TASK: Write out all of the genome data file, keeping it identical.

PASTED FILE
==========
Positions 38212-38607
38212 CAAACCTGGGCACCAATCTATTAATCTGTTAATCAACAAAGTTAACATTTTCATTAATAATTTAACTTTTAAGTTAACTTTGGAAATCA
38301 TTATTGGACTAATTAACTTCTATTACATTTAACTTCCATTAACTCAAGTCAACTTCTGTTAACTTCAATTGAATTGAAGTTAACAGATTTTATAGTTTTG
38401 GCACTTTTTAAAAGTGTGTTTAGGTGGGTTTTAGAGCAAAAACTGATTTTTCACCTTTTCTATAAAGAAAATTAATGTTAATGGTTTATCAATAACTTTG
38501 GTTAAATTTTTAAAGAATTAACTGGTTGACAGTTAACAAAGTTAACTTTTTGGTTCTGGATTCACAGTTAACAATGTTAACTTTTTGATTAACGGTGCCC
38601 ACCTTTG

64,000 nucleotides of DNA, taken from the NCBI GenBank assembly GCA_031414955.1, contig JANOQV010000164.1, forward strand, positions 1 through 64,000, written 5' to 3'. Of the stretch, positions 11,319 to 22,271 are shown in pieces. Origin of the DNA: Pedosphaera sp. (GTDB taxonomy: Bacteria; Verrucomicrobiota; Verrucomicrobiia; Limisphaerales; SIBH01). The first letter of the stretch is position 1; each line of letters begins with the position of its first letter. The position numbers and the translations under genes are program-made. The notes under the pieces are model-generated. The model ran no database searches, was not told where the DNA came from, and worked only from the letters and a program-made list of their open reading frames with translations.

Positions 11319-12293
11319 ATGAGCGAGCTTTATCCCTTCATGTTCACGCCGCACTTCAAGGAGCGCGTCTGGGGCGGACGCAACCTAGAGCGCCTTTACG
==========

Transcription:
Positions 38212-38607
38212 CAAACCTGGGCACCAATCTATTAATCTGTTAATCAACAAAGTTAACATTTTCATTAATAATTTAACTTTTAAGTTAACTTTGGAAATCA
38301 TTATTGGACTAATTAACTTCTATTACATTTAACTTCCATTAACTCAAGTCAACTTCTGTTAACTTCAATTGAATTGAAGTTAACAGATTTTATAGTTTTG
38401 GCACTTTTTAAAAGTGTGTTTAGGTGGGTTTTAGAGCAAAAACTGATTTTTCACCTTTTCTATAAAGAAAATTAATGTTAATGGTTTATCAATAACTTTG
38501 GTTAAATTTTTAAAGAATTAACTGGTTGACAGTTAACAAAGTTAACTTTTTGGTTCTGGATTCACAGTTAACAATGTTAACTTTTTGATTAACGGTGCCC
38601 ACCTTTG

64,000 nucleotides of DNA, taken from the NCBI GenBank assembly GCA_031414955.1, contig JANOQV010000164.1, forward strand, positions 1 through 64,000, written 5' to 3'. Of the stretch, positions 11,319 to 22,271 are shown in pieces. Origin of the DNA: Pedosphaera sp. (GTDB taxonomy: Bacteria; Verrucomicrobiota; Verrucomicrobiia; Limisphaerales; SIBH01). The first letter of the stretch is position 1; each line of letters begins with the position of its first letter. The position numbers and the translations under genes are program-made. The notes under the pieces are model-generated. The model ran no database searches, was not told where the DNA came from, and worked only from the letters and a program-made list of their open reading frames with translations.

Positions 11319-12293
11319 ATGAGCGAGCTTTATCCCTTCATGTTCACGCCGCACTTCAAGGAGCGCGTCTGGGGCGGACGCAACCTAGAGCGCCTTTACG